The premier exhibit right now at the museum is by Canadian artist Jean Paul Ropelle. Rather Jackson Pollock-like in much of his work. Although he studied much in Europe, his work is said to focus on Canadian identity and the northern territories of Canada. Without the subtext defining the work, I would not have gotten that theme. Clearly talented, but not being an abstract expressionist focused person, some of the other work caught my eye more. For example, this early First Nations Mask was quite thrilling to see.
Evidentially the Inuit have tradition of teaching stories and knowledge through string art. This sculpture represents one of these stories.
This piece just made me laugh! So playful! makes me think of what the kittens must think with the constantly changing scenery as we move around on the boat and seeing all that water. What does go on in these brains?
Who could not love the dung beetle? Actual sheep dung, gold leaf and, yes, a small dung beetle on top. This piece was in an exhibit on nature and the environment. Quite the industrious dung beetle.

The Lachine Canal

Day 3 had the hope of minimal rain and sunnier skies. So…., lets get that dinghy down and take a day trip on the Lachine Canal. Another historical lock system now managed by Parks Canada. Originally opened in 1825, the locks and canal circumvented a piece of rapids on St Lawrence near Montreal. This small 8 mile section that cuts through a part of Montreal linking the Great lakes to the Atlantic. With the opening of the St. Lawrence Seaway (the locks and canals much bigger and better known), the Lachine became unused. In 2002 Parks Canada took it over as one more of their historic locks and canals.

Entering the first lock of the Lachine Canal. Such a different experience on a tiny boat.
The Lachine is an industrial canal. Not quite so picturesque, but still interesting. Old warehouses converted to condos and other businesses along with new, modern apartments line portions of the canal.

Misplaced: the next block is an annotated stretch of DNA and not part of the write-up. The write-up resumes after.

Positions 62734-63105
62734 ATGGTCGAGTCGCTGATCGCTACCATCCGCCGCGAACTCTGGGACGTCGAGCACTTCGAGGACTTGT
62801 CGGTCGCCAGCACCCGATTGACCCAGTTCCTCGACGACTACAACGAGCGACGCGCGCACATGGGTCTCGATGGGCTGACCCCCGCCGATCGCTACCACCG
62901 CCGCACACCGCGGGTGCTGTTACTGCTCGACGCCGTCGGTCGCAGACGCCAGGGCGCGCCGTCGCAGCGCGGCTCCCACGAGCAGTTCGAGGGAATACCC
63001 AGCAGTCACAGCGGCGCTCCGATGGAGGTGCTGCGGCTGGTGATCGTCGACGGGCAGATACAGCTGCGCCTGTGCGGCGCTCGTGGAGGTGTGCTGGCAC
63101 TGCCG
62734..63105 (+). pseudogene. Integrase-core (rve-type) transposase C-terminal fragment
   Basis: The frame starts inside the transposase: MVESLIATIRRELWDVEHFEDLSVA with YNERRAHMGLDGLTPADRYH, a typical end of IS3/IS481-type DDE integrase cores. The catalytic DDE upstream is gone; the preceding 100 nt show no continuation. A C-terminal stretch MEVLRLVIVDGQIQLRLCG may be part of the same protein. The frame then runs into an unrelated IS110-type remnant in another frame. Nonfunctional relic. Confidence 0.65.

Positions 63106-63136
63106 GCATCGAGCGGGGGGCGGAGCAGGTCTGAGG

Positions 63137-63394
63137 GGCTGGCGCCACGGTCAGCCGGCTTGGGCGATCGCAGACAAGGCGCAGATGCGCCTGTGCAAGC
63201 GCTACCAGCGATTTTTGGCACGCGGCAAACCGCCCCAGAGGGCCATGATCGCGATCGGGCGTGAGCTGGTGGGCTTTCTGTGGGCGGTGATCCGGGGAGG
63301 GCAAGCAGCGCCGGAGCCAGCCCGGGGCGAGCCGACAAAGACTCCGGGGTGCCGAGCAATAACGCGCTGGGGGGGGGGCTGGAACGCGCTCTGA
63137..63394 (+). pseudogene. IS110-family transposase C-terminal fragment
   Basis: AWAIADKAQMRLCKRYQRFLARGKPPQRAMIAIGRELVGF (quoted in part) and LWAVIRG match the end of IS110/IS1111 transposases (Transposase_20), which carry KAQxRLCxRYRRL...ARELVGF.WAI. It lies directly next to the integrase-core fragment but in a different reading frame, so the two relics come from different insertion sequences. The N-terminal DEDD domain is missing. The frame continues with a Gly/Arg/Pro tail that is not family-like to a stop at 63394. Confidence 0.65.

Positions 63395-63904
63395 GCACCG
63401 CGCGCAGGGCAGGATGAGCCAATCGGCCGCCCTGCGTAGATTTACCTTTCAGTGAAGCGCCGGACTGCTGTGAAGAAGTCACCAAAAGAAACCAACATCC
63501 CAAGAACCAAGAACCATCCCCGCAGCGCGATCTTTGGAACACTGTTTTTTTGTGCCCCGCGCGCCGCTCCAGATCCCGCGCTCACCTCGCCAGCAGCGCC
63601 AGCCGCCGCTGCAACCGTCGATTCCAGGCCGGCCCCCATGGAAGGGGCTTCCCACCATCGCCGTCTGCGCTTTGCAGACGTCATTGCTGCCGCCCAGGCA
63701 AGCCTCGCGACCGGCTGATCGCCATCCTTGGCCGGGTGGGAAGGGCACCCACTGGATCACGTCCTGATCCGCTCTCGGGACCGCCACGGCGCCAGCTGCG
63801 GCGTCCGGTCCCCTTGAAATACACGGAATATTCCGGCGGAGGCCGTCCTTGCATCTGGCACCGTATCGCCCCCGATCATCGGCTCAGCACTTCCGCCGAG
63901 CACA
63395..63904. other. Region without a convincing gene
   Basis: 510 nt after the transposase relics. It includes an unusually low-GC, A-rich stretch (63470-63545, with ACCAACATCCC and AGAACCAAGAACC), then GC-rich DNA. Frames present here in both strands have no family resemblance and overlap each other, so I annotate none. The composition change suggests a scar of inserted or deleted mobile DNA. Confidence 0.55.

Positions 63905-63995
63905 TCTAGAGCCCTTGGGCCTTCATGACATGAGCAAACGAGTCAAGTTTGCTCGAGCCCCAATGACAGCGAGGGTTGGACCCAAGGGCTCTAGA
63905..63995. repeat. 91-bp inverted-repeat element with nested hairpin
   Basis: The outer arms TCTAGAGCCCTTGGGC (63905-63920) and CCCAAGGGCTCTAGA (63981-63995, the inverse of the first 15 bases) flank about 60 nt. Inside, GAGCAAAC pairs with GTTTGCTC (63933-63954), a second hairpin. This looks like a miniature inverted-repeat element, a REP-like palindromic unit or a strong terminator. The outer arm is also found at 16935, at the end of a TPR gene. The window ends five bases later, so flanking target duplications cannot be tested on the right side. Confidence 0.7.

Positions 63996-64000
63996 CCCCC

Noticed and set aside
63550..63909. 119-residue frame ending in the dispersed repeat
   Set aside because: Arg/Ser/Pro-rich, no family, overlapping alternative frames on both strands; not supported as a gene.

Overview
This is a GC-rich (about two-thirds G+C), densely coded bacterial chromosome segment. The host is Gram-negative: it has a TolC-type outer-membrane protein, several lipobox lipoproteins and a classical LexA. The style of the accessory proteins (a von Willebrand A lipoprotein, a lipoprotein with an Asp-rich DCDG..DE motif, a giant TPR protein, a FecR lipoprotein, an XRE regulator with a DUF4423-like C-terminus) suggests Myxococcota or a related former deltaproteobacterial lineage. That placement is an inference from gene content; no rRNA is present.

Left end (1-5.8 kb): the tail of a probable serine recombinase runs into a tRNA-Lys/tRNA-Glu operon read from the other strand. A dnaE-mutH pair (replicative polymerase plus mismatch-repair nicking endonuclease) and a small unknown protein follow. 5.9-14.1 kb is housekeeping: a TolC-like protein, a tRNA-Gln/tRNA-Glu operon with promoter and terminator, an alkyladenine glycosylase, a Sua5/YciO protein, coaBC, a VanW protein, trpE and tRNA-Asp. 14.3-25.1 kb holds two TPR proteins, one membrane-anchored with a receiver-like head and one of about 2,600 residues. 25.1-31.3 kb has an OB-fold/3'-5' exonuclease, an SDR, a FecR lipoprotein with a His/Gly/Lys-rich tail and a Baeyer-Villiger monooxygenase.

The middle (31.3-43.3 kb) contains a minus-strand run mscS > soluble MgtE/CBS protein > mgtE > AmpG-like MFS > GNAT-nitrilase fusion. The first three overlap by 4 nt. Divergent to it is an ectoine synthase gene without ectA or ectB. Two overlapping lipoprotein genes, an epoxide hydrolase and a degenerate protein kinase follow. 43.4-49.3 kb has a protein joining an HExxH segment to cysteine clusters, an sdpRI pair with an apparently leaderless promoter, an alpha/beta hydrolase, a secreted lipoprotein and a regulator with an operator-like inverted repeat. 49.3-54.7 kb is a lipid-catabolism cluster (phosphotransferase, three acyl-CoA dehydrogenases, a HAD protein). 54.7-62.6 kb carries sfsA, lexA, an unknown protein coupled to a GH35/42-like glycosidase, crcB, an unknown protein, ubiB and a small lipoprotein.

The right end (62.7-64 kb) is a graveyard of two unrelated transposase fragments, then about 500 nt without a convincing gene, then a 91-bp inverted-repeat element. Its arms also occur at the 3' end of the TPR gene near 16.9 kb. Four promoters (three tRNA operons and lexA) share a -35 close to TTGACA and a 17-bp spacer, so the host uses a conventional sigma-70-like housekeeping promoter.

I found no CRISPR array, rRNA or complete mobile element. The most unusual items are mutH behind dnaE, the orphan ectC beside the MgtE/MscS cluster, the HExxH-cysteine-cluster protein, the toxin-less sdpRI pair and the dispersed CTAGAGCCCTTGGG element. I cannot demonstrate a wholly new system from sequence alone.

There are some pretty parks dotting the sides and a bike path along the whole distance.
Although I do enjoy looking at graffiti, sadly, there is LOTS of graffiti along the canal which does not add to the charm in most cases.
A very odd spot. A draw bridge completely covered, apparently for rework, although there was still car and truck traffic on it. We had to tuck through the small corner ant the lower right.
A flower mill still in business along the route.
One can rent swan and other paddle boats in one of the basins. Not sure they would let you lock through with them though.

Wrapping up Montreal

Julia left yesterday so we had a relaxed morning before getting her to her Uber for the airport. Jim and I managed to get the mast down for a 2nd time, using the windlass and some dock hands for help. The process is getting slightly easier, but still rather a pain in that the dinghy has to be deflated mostly and moved off center line on the boat.

We don’t know how we’ll raise it again once we reach Lake Champlain as we’d like to anchor out for a few days. Maybe we’ll just anchor and not dinghy anywhere. We are going to visit friends in Ticonderoga, so we have to either get the mast up and the dinghy off, or stay at a marina. Not many choices close to Ticonderoga. In any case, the mast must then come down again for the Champlain Canal. Jim is really wanting this mast gone. But, it has it’s uses for getting the bikes off the boat and things like anchor lights. All changeable, it just takes money!

Today is grocery shopping, a few boat chores, bills, and perhaps a bit of trinket shopping. We’ll see.

An icon, at least from the water, the Clock Tower. Montreal seems to really enjoy projecting videos onto buildings. This was one called “Suzanne”. Not sure if it was about her drowning, but seemed to hint that way.
We can see the Ferris wheel from our boat. We planned to ride it, but at $15 a piece to be crammed in a car with 5 people we did not know during Covid did not appeal to us. we could get a private car for something like $175. As much as we’d enjoy it, for 8 minutes, we decided to spend our money other ways. Pretty to look at though.
There is this train track that runs between the water front park and marina and the town. From the marina, we would hear trains but could not see them from the boat, too low down. Finally today, we hear the train. Finished getting ready for our grocery shopping, walked up the the park, the train is still going. We walk a half mile down to this point, the train is still going. I don’t know how many cars there were, but it went by for a good 20 – 30 minutes. Granted, it was moving slowly, but it was a LONG train. It only trapped foot and bicycle traffic as most car traffic is on the far side of the train. Trans rule!

Now, to set routes for tomorrows departure back toward the US. We’ll take a faster trip south so should be back in Lake Champlain by Tuesday.

Comments

Montreal — 2 Comments

  1. So much learned and enjoyed on my time on Rincon Feliz – was a great trip topped off with Montréal. Thanks Sylvia and Jim